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ERRC Testifies at European Parliament on Situation of Roma and Others Regarded as

22 July 2005

The ERRC testified on June 27, 2005, before Members of the European Parliament about the state of human rights of Roma, Ashkalis, Egyptians and others regarded as "Gypsies" (RAE) in Kosovo. On the occasion of the hearing, the ERRC also presented a memorandum summarising the main conclusions of ERRC monitoring, including documentation of extreme levels of rights deprivation of RAE in Kosovo. The hearing was organised by MEPs Kallenbach and deGroen. Also testifying at the hearing were partner organisations, including notably members of the European Roma and Travellers Forum.

Six years ago, after the end of the NATO bombing of former Yugoslavia, Roma Ashkalis, Egyptians and others regarded as "Gypsies" (RAE) were violently cleansed from their homes in Kosovo by means of arson, mass destruction of houses, killings and rape. Today, persecution of the members of these communities continues manifested in their systematic exclusion from access to fundamental human rights. Racial discrimination against RAE communities in Kosovo is pervasive, depriving thousands from even a bare minimum of dignity. Anti-Gypsy sentiment among the majority is widespread, ranging from assaults on RAE individuals to verbal abuse and dissemination of defamatory images, including images stigmatising RAE as perpetrators of crimes against Albanians, in the media.

A summary of some particularly extreme issues facing RAE communities in Kosovo follows:

Failure to Provide Just Remedy for Gross Violations of Fundamental Human Rights: RAE are denied access to just compensation for the violent crimes committed against them immediately after the end of the NATO bombing in June 1999 and the following years. In the course of the ethnic cleansing campaign, ethnic Albanians kidnapped Roma and severely physically abused and in some cases killed Roma; raped Romani women in the presence of family members; and seized, looted or destroyed property en masse. Whole Romani settlements were burned to the ground by ethnic Albanians, in many cases while NATO troops looked on. In the following years numerous, RAE returnees were targeted for violent assaults, including killings. In most cases, the perpetrators of such crimes have not been brought to justice to date. The ethnic cleansing of the RAE remains almost totally unremedied.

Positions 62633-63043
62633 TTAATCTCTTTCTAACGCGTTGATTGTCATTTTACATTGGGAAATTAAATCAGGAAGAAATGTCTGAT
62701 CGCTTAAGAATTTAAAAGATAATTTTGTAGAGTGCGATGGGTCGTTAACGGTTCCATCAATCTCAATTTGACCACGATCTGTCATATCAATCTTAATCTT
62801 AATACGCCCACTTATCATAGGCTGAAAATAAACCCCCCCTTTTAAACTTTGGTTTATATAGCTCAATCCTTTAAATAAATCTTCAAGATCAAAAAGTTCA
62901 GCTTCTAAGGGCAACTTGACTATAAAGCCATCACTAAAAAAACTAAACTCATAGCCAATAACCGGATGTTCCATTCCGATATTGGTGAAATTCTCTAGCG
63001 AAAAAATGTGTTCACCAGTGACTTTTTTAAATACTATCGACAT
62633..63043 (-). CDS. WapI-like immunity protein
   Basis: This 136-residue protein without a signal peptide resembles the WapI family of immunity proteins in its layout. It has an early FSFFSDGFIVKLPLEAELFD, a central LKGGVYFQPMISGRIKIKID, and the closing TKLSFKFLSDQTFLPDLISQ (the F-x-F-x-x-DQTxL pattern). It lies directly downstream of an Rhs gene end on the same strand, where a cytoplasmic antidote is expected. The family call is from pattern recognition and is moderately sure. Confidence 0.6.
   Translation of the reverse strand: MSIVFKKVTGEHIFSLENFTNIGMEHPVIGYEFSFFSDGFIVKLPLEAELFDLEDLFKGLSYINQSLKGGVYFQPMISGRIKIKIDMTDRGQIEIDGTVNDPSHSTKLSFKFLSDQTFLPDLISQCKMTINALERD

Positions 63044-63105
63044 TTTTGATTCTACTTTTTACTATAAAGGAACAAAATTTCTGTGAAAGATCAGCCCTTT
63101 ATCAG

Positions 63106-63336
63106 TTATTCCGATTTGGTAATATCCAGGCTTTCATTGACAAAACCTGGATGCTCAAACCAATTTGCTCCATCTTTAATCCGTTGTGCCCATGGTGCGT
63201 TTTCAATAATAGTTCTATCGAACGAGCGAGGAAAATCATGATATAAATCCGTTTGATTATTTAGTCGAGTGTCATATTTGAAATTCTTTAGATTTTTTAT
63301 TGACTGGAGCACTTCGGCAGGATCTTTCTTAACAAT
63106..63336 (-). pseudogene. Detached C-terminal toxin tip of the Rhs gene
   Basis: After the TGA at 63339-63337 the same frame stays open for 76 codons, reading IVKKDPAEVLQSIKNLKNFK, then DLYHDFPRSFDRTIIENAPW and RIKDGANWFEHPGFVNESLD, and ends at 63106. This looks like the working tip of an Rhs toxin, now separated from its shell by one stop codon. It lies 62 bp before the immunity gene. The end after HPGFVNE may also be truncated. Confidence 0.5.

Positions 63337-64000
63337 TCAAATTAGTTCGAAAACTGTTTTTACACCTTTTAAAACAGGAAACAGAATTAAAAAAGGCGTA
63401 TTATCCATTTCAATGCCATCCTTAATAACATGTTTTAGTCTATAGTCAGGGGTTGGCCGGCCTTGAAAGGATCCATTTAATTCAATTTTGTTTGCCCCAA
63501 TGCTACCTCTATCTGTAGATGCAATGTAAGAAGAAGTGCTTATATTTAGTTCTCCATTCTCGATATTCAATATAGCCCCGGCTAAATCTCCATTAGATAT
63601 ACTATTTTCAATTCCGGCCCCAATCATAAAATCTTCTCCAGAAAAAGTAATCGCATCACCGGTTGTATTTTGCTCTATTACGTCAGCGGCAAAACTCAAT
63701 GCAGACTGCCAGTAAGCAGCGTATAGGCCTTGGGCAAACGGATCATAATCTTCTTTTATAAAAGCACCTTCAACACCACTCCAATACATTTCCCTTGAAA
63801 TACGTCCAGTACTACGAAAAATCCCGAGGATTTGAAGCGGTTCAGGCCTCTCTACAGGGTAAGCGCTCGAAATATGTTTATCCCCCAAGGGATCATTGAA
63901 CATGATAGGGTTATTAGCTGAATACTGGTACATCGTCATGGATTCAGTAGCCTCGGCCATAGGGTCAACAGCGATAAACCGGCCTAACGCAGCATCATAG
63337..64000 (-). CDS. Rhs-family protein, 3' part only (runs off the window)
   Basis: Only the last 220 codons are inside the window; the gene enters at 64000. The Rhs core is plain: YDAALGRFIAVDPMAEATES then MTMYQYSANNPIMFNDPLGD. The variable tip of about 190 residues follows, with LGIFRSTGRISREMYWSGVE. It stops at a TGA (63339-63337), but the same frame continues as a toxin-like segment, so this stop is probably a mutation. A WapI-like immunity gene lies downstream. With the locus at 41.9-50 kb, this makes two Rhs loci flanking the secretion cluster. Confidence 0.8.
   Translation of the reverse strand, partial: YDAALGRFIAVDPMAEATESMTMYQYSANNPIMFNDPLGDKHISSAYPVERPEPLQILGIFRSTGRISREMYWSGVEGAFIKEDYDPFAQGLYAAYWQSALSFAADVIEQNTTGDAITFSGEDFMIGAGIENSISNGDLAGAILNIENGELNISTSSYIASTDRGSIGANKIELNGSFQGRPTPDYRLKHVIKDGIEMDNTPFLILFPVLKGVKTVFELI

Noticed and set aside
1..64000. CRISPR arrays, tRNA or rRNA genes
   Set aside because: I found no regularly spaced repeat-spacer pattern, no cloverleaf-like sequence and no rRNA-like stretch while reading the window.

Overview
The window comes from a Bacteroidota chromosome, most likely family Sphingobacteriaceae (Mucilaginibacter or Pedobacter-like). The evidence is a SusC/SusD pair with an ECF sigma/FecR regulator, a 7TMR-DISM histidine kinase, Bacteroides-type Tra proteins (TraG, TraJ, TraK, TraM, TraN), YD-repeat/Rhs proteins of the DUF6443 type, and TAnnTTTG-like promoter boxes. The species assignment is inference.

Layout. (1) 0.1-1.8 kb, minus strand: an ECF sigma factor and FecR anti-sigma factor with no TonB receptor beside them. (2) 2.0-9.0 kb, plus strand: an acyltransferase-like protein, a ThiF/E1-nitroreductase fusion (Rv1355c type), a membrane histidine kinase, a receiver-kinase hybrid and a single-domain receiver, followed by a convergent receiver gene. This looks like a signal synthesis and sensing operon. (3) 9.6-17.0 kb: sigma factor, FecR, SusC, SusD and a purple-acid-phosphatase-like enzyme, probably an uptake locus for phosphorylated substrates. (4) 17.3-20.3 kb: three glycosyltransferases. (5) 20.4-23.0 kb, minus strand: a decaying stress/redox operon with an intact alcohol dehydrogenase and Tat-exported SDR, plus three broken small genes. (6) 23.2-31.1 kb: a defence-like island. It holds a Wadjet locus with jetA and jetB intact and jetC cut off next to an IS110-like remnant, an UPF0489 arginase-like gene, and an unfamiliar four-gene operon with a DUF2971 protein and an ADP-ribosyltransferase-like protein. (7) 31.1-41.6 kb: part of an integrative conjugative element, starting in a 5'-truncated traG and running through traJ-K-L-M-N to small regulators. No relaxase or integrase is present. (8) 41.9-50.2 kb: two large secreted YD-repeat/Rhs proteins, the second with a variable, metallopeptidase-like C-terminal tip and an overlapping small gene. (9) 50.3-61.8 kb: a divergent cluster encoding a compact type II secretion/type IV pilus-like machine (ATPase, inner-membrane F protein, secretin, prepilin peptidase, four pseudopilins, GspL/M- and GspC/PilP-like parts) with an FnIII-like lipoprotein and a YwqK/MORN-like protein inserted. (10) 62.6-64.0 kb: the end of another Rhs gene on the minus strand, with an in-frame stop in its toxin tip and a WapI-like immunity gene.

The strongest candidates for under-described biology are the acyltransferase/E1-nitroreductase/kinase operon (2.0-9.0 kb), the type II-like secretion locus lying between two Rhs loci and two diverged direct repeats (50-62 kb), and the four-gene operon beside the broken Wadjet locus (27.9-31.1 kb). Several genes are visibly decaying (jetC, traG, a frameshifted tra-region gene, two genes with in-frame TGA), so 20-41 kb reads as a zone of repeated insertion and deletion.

Continuing Violence, Intimidation, and Harassment: After several years during which UN officials and others assured the public that the worst violence in Kosovo was over, the renewal of mass violence against minorities in Kosovo in March 2004, demonstrated that there are no barriers for the forces in Kosovo who are intent to expel non-Albanian minorities.

Several hundreds of Roma and Ashkalis were targeted for violent attacks; at least 75 houses belonging to Romani and Ashkali families were set on fire. In Vushtrri/Vucitrn alone, some 70 houses belonging to Ashkalis were burned and destroyed. RAE minorities in Kosovo today live in a state of pervasive fear, nourished by routine intimidation and verbal harassment as well as by racist assaults by Kosovo Albanians. Most of these incidents remain unreported to the authorities due to lack of trust and fear of retaliation, reinforced and affirmed by the awareness among RAE that there has been no justice delivered in connection with the massive wave of violent crimes committed against them, and because the persons primarily responsible for these crimes are the new powers in Kosovo.

A Vacuum of Protection against Discrimination: RAE communities in Kosovo are subjected to exclusion and marginalisation as a result of systematic racial discrimination. Many RAE remain in camps for internally displaced in inhuman conditions; levels of unemployment and impoverishment among them are grossly disproportionate compared to the rest of the Kosovo population; housing conditions are markedly inferior; access to social and public services is seriously restricted. The impact of racial discrimination against RAE is particularly visible in the exercise of the following: